van Rooij and Schulz (2020) on typicality

van Rooij, Robert and Katrin Schulz (2020). Generics and typicality: A bounded rationality approach. Linguistics and Philosophy 43, 83-117.

Traditionally, a category was defined in terms of a critical set of attributes the possession of which was taken to be both necessary and sufficient to be a member of the kind. But this traditional conception of categories is now largely abandoned. Typicality plays an important role in more recent theories of categorization and it will play a crucial role in our analysis of generic statements as well. One of the main claims of this paper is that a generic of the form ‘Gs are f ’ is true if f is a typical feature of Gs, or that typical members of the category G have feature f. Typicality is well studied in cognitive psychology. According to prototype theory, groups (or categories) are represented by typical members, rather than by all of them and only them, or by typical features, rather than by necessary and sufficient features, because agents have limited attention and limited recall of examples. But what are a group’s typical members or features? According to Rosch (1973), it is the central, or average members of the group, or the features most members have. Centrality is determined in terms of a notion of similarity, which is taken to be based, in one way or another on frequency and correlation information. Barsalou (1985) experimentally showed on the basis of a thorough correlational analysis, however, that at least for goal-derived artificial categories, the typical members are instead the category’s ideal members; those that best satisfy the goal. For example, the ideal of the category ‘things to eat on a diet’ presumably is ‘zero calories,’ which clearly is not a common, but rather an extreme value for members of the category. Idealness can be defined as the extent to which a certain object displays a quality that is directly related to the goal. More recent empirical findings (e.g. Lynch et al. 2000; Palmeri and Nosofsky 2001; Burnett et al. 2005; Ameel and Storms 2006) show that extreme members of a group are also considered typical for many, if not most, other types of categories, namely if categorization is performed in a contrastive way. Typical members of a category when defined contrastively have features that distinguish them from members of other categories; as such, they highlight, or exaggerate, real differences between groups (p. 93-94).

Dever and Schilling (forthcoming) on modality

Dever, Josh and Henry Ian Schiller (forthcoming). This paper might change your mind. Noûs.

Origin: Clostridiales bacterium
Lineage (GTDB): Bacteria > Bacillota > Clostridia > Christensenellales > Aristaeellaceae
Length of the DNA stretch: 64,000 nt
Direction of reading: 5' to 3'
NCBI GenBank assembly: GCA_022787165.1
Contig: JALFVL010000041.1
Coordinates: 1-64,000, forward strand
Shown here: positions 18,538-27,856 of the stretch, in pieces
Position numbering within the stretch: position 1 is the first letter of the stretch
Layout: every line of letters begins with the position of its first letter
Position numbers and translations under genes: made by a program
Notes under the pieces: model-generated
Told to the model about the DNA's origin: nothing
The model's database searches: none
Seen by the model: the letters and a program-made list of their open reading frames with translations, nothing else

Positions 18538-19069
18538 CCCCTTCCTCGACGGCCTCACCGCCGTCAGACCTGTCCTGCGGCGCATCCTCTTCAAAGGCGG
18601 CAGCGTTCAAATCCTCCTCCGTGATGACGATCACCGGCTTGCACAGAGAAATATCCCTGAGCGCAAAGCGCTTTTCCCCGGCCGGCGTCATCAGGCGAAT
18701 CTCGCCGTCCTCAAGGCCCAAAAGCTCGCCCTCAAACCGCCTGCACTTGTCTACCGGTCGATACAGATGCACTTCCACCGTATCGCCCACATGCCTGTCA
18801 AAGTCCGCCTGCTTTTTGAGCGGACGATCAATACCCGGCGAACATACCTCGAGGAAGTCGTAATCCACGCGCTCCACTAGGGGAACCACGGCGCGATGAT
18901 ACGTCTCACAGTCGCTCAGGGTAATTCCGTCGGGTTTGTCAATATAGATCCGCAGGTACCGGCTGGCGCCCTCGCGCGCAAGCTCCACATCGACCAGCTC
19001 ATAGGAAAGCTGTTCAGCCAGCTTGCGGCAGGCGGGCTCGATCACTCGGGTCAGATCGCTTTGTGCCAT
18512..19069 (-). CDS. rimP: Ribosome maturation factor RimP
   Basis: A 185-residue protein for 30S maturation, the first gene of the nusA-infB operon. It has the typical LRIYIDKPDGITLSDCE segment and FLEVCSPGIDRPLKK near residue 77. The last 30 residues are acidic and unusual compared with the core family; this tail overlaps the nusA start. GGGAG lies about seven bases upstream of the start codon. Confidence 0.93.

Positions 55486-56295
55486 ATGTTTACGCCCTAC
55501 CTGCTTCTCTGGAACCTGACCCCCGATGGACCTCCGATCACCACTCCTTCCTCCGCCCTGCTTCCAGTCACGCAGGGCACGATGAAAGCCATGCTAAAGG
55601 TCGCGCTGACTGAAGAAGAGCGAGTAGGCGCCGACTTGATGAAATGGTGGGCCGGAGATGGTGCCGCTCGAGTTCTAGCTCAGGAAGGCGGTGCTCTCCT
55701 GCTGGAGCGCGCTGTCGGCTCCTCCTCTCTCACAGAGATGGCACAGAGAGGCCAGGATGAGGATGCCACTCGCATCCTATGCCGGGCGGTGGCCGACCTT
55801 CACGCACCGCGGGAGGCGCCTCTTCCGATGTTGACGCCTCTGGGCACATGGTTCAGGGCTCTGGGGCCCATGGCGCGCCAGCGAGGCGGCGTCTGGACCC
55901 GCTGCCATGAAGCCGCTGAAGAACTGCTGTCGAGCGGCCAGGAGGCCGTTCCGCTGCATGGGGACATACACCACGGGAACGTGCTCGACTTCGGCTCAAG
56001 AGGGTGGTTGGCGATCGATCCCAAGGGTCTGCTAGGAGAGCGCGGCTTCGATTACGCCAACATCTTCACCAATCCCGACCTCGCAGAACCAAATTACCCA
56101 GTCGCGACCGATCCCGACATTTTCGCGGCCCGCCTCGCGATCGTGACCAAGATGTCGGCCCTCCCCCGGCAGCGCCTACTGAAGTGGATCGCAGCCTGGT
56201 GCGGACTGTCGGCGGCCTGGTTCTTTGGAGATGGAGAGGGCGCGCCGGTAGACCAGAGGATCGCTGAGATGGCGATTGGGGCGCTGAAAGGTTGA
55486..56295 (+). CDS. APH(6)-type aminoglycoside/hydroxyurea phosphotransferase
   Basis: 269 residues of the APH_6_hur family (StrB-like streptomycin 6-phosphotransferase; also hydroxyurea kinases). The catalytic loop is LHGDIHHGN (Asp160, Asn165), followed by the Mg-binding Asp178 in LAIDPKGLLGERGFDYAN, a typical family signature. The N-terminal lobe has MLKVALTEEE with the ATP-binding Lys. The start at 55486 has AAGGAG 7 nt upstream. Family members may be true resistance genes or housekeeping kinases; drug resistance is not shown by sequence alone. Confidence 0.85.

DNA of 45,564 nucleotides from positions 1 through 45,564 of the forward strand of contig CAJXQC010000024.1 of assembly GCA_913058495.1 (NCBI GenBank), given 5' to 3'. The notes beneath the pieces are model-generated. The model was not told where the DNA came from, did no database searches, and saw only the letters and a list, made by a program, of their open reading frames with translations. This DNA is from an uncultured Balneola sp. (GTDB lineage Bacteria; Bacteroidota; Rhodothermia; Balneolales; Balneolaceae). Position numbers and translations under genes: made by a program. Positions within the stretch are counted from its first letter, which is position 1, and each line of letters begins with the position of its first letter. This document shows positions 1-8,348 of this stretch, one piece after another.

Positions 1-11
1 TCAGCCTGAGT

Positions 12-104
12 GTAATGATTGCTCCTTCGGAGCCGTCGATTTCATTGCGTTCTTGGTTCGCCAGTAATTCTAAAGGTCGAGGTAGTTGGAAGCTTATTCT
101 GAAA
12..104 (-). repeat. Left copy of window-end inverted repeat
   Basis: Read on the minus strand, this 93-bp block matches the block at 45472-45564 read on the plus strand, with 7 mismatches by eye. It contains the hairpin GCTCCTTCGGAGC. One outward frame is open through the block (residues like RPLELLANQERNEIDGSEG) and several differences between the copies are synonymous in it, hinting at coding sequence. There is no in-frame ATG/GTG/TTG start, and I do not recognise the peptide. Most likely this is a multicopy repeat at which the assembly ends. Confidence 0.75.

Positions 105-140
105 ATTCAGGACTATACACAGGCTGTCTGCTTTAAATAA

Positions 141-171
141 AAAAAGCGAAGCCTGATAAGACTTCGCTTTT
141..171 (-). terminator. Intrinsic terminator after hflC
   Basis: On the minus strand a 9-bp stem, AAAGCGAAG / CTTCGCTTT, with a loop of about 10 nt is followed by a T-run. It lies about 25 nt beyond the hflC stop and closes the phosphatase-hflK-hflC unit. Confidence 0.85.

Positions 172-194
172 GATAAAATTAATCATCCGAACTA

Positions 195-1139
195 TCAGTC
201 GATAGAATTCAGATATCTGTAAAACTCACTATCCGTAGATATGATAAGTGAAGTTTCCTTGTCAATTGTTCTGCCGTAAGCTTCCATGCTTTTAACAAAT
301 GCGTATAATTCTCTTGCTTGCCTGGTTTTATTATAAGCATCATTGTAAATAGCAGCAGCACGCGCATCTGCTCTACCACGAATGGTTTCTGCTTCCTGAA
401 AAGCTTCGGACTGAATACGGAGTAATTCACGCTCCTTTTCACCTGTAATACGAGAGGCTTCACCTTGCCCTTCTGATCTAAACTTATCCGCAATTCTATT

Work in formal semantics often posits complex structures as conversational scoreboards. As scoreboards components proliferate, though, theoretical underdetermination worries increase. Consider question under discussion (QUD) structure in conversational scoreboards. It’s plausible enough that conversations are often guided and shaped by a dynamically developing sequence of topical questions. But when, for example, we attempt to codify this plausible fact using a question stack as a component of the conversational scoreboard, and then to extract Gricean relevance facts as downstream consequences of the evolving QUD, there’s a real worry that it’s really the relevance facts that are fixing the QUD facts, or that the QUD facts are being ad hoc extracted from incomplete discourse descriptions to fit the relevance facts. In such cases it’s not clear that the QUD is a genuinely explanatory component of the semantic theory, or that the proposed conversational scoreboard will be properly constrained by data. To avoid such worries, it’s then helpful to tie specific scoreboard components to specific linguistic phenomena (p. 36).

Wright (1973) on functions

Wright, Larry (1973). Functions. The Philosophical Review 82, 139–168.

We have seen that no matter how useful it is for X to do Z, or what contribution X‘s doing Z makes within a complex system, these sorts of consideration are never sufficient for saying that the function of X is Z. It could still turn out that X did Z only by accident. But all of the accident counterexamples can be avoided if we include as part of the analysis something about how X came to be there (wherever): namely, that it is there because it does Z-with an etiological “because.” The buckle, the heart, the nose, the engine nut, and so forth were not there because they stop bullets, throb, support glasses, adjust the valve, and all the other things which were falsely attributed as functions, respectively (p. 156).

When we give a functional explanation of X by appeal to Z (“X does Z”), Z is always a consequence or result of X’s being there (in the sense of “is there” sketched above). So when we say that Z is the function of X, we are not only saying that X is there because it does Z, we are also saying that Z is (or happens as) a result or consequence of X’s being there. Not only is chlorophyll in plants because it allows them to perform photosynthesis, photosynthesis is a consequence of the chlorophyll’s being there. Not only is the valve—adjusting screw there because it allows the clearance to be easily adjusted, the possibility of easy adjustment is a consequence of the screw’s being there. Quite obviously, “consequence of” here does not mean “guaranteed by.” “Z is a consequence of X,” very much like “X does Z” earlier, must be consistent with Z’s not occurring (p. 160).